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An arbitrator has awarded a former MonaVie top distributor $1.2 million, ruling that the Utah-based multilevel marketer of nutritional fruit juice had breached its contract when it locked out Joseph Licciardi.

MonaVie is appealing the decision.

The arbitration award was posted as part of a lawsuit in which MonaVie and Licciardi have been suing each other over his sudden dismissal in 2012 after he informed the South Jordan company that he planned to start working with another multi-level marketing (MLM) company.

MonaVie had claimed Licciardi breached its distributor agreement by soliciting members of his MonaVie downline to move over to his new company called Momentis. He, in turn, sued MonaVie, alleging he was improperly dismissed and that working for more than one MLM is allowed under the company's rules.

The competing claims were sent to arbitration by retired Utah District Court Judge Robert Hilder.

Hilder held that MonaVie breached the distributor agreement in hastily terminating Licciardi's distributorship and not allowing him any time to "cure" any possible violations.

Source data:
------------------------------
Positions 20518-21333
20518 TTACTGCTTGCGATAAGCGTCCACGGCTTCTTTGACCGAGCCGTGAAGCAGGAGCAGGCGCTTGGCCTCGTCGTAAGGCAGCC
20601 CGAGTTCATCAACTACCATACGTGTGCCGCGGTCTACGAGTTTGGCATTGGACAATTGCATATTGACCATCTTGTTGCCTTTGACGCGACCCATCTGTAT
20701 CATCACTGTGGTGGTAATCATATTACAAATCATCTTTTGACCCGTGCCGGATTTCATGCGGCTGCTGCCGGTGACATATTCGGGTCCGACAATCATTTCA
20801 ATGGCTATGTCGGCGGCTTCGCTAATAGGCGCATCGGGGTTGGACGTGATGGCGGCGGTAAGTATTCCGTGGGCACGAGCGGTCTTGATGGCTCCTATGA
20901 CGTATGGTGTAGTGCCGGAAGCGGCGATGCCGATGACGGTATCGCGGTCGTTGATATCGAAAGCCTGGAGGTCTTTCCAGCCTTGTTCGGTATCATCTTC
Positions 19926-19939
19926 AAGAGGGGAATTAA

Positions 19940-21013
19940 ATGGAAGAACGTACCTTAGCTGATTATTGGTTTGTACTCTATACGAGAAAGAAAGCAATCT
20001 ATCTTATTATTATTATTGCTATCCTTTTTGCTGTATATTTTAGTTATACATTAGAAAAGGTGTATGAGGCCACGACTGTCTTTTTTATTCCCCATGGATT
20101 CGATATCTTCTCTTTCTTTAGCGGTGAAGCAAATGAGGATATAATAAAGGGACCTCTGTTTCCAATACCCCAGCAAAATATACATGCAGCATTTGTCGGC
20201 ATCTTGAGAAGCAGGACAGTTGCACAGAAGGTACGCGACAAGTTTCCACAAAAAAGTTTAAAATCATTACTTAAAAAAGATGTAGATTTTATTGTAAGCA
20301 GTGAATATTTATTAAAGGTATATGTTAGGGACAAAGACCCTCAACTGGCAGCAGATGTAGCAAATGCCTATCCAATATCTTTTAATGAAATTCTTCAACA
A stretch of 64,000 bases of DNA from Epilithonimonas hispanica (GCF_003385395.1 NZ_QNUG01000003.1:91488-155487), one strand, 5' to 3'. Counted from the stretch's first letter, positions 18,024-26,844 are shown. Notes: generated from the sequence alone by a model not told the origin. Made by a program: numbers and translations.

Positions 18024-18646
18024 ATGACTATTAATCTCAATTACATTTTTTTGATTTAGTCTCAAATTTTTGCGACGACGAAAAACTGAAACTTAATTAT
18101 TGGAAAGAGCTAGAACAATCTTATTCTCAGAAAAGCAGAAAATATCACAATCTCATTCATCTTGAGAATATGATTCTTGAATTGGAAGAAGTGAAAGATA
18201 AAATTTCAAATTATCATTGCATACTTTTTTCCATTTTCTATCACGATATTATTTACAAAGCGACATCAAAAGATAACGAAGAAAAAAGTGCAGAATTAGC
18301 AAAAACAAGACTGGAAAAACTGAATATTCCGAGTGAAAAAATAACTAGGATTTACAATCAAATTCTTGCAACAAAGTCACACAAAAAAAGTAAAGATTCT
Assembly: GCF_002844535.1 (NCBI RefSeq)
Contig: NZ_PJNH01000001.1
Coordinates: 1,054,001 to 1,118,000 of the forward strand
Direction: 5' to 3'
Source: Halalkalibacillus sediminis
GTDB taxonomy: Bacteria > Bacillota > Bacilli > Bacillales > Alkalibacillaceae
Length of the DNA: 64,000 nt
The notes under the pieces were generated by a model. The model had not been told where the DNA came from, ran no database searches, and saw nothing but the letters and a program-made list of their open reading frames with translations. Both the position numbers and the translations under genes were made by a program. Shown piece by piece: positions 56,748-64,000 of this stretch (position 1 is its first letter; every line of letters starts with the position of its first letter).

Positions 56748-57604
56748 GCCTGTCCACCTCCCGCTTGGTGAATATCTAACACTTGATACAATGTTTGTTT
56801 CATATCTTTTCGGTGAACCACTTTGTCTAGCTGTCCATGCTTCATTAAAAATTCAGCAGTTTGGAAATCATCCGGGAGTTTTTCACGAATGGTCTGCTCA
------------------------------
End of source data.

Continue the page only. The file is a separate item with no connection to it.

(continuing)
"MV's breach of the express terms of the contract is compounded by its breach of the implied covenant of good faith and fair dealing," Hilder wrote.

As a result, the former judge said Licciardi was owed damages based on the fair market value of his distributorship.

Hilder found that Licciardi's average income from 2010 and 2011, minus expenses, was $405,000 and then multiplied that by three to come up with the award of $1.2 million for his loss.

Licciardi did not return an email seeking comment.

MonaVie spokesman Eric Eames issued a statement that says: "While we respect the arbitrator's authority, we believe the arbitration award was entered in error and have already noticed our right to appeal this award. We have full confidence that upon review the award will be reversed."

The company also is now facing another lawsuit over its employee stock ownership program.

Bankers Trust Co. of South Dakota, which administers the retirement program, says MonaVie is not paying the bank's legal bill as required under their contracts.

Those legal bills result from an investigation of the program by the U.S. Labor Department, which the complaint describes as routine, and a proposed class action lawsuit.

The latter lawsuit alleges MonaVie, with participation of Bankers Trust, greatly overvalued its shares when it sold them to the employee stock ownership plan (ESOP), and that they soon lost most of their value, leaving employees out of promised retirement rewards.

Besides it legal bills, Banker Trust wants a declaration that MonaVie is liable for any damages its assessed as part of the ESOP lawsuit.